"The Flash" Director Seth Grahame-Smith Departs Over 'Creative Differences'
This month I am posting a review of a different self-published comic book each day for the rest of the month! Here is an archive of the books reviewed so far!
Today I’m featuring the anthology Sorry.
Sorry is an anthology put together by a few independent artists (the book is put out by the I Know Joe Kimpel art collective that was formed by the students of the Center for Cartoon Studies in Vermont).
It has four comics in it, all under the general theme of “sorry.”
Caitlin Plovnick provides perhaps the best story in the book, with a bizarre story about a mermaid that turns, as all mermaid stories do, quite gruesome. Plovnick has a wonderful sense of storytelling, and I love how her almost gentle touch belies the sinister beneath the surface. The gag at the end about the “moral” of the story was great.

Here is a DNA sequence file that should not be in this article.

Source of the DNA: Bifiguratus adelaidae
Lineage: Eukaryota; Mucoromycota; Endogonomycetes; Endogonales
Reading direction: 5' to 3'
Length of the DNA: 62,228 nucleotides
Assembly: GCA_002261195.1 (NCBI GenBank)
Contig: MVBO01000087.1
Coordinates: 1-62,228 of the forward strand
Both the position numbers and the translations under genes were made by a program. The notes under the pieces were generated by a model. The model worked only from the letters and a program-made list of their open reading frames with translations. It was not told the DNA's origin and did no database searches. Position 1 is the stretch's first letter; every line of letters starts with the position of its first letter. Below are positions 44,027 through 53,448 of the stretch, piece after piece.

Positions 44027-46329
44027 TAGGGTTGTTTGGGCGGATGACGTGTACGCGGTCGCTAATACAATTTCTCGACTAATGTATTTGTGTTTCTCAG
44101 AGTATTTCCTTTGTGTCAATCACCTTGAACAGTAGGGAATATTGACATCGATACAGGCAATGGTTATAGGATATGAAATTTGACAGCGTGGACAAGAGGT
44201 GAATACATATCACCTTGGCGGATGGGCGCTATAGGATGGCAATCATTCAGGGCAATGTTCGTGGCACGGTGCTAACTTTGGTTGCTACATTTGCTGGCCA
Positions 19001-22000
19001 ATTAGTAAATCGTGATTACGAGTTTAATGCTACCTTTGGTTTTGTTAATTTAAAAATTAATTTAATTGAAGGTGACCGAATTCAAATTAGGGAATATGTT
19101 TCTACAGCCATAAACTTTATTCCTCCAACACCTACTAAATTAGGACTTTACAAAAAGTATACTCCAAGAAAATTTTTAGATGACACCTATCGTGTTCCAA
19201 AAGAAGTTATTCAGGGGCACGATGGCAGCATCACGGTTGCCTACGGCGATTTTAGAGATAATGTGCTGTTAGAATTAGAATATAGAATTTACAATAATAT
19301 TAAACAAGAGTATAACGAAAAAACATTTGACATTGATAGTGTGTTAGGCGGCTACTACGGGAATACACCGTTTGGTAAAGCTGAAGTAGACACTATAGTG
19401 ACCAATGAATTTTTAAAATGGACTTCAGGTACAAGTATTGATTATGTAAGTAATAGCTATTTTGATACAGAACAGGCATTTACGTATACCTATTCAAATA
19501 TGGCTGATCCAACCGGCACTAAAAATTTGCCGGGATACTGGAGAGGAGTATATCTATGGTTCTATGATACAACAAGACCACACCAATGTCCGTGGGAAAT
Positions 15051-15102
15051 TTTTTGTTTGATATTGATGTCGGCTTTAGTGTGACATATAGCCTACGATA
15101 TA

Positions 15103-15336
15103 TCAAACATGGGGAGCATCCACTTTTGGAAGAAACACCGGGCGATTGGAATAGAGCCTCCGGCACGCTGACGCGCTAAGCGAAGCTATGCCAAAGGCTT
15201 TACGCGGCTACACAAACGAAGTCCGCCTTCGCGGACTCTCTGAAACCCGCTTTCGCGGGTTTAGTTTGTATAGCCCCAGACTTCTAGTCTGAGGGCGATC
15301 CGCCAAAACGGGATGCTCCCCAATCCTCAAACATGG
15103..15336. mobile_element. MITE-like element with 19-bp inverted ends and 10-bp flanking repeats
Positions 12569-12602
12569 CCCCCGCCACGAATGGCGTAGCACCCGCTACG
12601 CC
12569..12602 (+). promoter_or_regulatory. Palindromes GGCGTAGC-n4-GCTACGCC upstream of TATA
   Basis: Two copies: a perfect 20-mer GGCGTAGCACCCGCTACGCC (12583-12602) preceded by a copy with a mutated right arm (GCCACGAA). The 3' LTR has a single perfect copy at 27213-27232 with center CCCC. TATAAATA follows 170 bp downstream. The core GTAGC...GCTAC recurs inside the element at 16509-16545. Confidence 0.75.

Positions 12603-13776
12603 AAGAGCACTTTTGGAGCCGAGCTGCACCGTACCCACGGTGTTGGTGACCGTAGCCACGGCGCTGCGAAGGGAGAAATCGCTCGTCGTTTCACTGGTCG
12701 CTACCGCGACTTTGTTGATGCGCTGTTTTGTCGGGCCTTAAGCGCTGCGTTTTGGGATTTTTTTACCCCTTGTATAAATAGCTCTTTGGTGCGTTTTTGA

Colleen Frakes beautifully illustrates an adaptation of an “Upper Skagit Native Story” about a blue jay who is a bit of a copy cat. The way that Frakes constructs her panels makes the story flow beautifully, and it sets up the later scenes where she plays with the panel size all the more dramatic.
Emily Wieja closes out the production with a series of intense drawings telling the story of a pyromaniac. They are certainly dynamic drawings, although I would have liked a slightly tighter sense of narrative between the drawings.
If Plovnick is not the best of the book, then the third story by Mario Van Buren is, as he tells a haunting tale of playground roughhouse. On the I Know Joe Kimpel web site, where you can purchase this book (only six bucks), they actually offer this full story for free. Since they have it up there, I was just going to post the whole thing here, but darnit, I just couldn’t bring myself to do a full story, especially one with such a striking ending. Go here and read it for yourself, or better yet, buy this nifty anthology and read it in print!
Definitely Recommended (with Plovnick and Van Buren being standouts of the four).
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